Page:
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Pudu Prison a prominent landmark in the city
Rabu, 18 Jun 2008 00:06 | Admin

The Star - Tuesday June 17, 2008

THE 113-year-old Pudu Prison in Jalan Hang Tuah, Kuala Lumpur, is a prominent landmark in the nation?s capital city.

The prison, which was built in 1895 by the British colonial administration, had stood the test of time and gone through the crucial eras of the English, Japanese and Emergency in the country.

The prison was built at the then princely sum of $138,000. Its first governor was Lt-Kol J.A.B. Ellen.

Also known as Pudoh Gaol, most of its building materials were imported from India and Britain.

Its design of an X (cruciform) was copied from the Kandy Prison in Bogambia, Africa. It originally had 240 cells on three floors, but more cells were added over the years.

Its mass kitchen, bathrooms, administrative office, hospital and training centre are located outside the main X-building structure.

The prison?s gruesome condemned cell is located at block D where those on death row were prepped before being hanged at the execution room in the same block. Between 1960 and 1993, 180 convicts were hanged there.

One of the infamous prisoners who served his time at the prison was armed gang leader Botak Chin who was executed by hanging in June 1981.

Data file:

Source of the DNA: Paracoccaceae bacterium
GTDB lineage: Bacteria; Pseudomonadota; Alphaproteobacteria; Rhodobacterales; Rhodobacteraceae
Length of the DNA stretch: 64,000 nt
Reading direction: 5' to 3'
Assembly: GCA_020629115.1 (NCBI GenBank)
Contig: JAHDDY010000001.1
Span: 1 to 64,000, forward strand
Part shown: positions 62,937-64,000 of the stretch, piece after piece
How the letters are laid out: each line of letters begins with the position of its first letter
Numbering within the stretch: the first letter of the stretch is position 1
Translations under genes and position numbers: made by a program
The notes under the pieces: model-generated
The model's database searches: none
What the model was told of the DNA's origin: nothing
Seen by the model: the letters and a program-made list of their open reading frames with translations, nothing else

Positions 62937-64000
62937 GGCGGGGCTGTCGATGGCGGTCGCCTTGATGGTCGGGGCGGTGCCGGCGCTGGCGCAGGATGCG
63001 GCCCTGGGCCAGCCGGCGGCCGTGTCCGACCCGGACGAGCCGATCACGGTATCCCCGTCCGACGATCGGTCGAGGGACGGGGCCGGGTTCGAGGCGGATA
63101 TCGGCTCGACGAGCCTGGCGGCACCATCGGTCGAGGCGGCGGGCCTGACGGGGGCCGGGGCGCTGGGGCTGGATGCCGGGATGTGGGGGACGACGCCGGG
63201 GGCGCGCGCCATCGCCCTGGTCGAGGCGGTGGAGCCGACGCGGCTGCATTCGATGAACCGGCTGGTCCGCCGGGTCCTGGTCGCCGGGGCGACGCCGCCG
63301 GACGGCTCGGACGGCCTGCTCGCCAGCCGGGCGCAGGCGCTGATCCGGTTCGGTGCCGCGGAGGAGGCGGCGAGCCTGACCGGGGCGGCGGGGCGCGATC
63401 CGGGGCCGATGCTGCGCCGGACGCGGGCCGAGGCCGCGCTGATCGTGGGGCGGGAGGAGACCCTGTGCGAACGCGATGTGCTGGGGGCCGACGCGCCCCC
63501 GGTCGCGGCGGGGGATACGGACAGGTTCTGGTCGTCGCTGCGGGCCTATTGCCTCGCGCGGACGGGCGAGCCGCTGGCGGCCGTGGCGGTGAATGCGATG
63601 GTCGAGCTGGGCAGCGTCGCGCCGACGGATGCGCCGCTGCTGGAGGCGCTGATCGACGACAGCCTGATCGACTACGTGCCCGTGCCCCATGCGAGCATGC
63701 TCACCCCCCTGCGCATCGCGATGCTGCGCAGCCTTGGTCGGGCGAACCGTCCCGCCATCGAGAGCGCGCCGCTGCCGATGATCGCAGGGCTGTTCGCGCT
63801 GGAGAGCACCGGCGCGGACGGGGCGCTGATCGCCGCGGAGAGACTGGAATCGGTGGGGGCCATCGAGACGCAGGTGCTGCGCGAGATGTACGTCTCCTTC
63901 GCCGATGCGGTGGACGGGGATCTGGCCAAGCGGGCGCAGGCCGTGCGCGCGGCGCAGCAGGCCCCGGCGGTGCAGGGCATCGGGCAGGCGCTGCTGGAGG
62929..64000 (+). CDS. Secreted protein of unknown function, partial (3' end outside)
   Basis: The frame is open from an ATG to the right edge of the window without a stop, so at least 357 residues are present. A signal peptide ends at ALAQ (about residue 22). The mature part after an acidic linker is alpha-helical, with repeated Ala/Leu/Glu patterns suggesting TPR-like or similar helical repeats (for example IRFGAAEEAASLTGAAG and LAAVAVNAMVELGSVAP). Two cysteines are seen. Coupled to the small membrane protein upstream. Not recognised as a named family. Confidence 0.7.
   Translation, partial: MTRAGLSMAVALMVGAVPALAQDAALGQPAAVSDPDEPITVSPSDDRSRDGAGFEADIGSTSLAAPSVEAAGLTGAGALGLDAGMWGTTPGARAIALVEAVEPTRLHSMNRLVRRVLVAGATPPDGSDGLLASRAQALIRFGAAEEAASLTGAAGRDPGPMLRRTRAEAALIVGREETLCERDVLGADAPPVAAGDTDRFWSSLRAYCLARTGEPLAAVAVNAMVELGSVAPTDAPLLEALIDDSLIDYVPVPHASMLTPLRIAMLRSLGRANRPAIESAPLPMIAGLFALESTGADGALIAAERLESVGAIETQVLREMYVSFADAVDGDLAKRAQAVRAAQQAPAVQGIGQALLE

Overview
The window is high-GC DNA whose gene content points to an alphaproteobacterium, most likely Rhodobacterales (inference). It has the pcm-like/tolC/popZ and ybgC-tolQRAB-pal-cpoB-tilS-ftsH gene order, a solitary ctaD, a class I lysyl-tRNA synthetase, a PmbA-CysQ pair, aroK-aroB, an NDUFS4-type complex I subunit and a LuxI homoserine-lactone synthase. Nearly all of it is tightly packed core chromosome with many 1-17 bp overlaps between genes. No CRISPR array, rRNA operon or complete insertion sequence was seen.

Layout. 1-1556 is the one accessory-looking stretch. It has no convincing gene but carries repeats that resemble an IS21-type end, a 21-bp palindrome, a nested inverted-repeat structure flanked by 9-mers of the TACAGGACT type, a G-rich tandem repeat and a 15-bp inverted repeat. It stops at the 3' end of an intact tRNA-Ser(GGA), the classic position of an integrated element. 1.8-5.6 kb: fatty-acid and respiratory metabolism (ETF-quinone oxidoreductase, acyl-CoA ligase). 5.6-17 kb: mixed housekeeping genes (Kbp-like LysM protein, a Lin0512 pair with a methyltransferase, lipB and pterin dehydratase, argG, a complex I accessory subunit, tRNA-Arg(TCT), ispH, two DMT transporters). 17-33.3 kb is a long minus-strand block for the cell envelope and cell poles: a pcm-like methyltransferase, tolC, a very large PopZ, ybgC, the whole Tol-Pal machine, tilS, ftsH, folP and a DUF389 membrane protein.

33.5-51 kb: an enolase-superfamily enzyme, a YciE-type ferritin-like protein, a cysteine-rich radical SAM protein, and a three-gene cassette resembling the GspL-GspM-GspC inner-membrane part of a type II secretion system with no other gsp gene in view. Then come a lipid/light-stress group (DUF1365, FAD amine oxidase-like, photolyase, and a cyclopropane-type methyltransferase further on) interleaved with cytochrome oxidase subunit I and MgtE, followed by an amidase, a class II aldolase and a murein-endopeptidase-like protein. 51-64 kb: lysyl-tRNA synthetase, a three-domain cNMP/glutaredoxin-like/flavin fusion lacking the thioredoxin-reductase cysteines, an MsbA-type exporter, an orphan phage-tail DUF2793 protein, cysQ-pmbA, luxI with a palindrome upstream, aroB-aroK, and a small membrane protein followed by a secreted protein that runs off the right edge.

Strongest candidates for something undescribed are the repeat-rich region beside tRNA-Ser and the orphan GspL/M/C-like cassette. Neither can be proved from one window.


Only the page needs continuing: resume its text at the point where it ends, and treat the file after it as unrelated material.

Convicted Australian drug traffickers Brian Chambers and Kevin Barlow were also sent to the gallows there in July 1986.

A famous saga that took place at the prison was when inmate Jimmy Chua and six other inmates took hostage of Dr Radzi Jaffar and Dr Abdul Aziz in 1985.

When the prison was first opened in 1895, it could only accommodate 600 prisoners but, since 1960, the number has increased gradually.

More prisons cells were added but the number was still insufficient.

In 1985, the prison recorded its highest number of inmates at any one time with 6,550.

This forced the prison authorities to arrange sleeping shifts for the prisoners.

A prominent feature of the prison is the mural painting on its outer walls done by former inmate Khong Yen Chong in the early 1980s.

Stretching out to more than 260m long, the mural used up nearly 2,000 litres of paint.

The painting earned Khong the Guinness Stout Effort Award for ?outstanding achievement in his world record work of art?.

The historical prison was closed on Nov 1, 1996, and the land taken over by the Urban Planning Authority (UDA) for development.

All the inmates were then moved to the new Sungai Buloh prison built by the UDA.

In 1997, the Pudu prison was then opened for a short while for public tours of its cells and viewing of its facilities.

Today, a section of the prison building is used as the Jalan Hang Tuah police station.

It is also a detention centre for remanded suspects in the Cheras, Sentul, Dang Wangi and Brickfield districts.

The prison is also used to conduct counselling programmes for problem children with co-operation from the prisons department and the education department.



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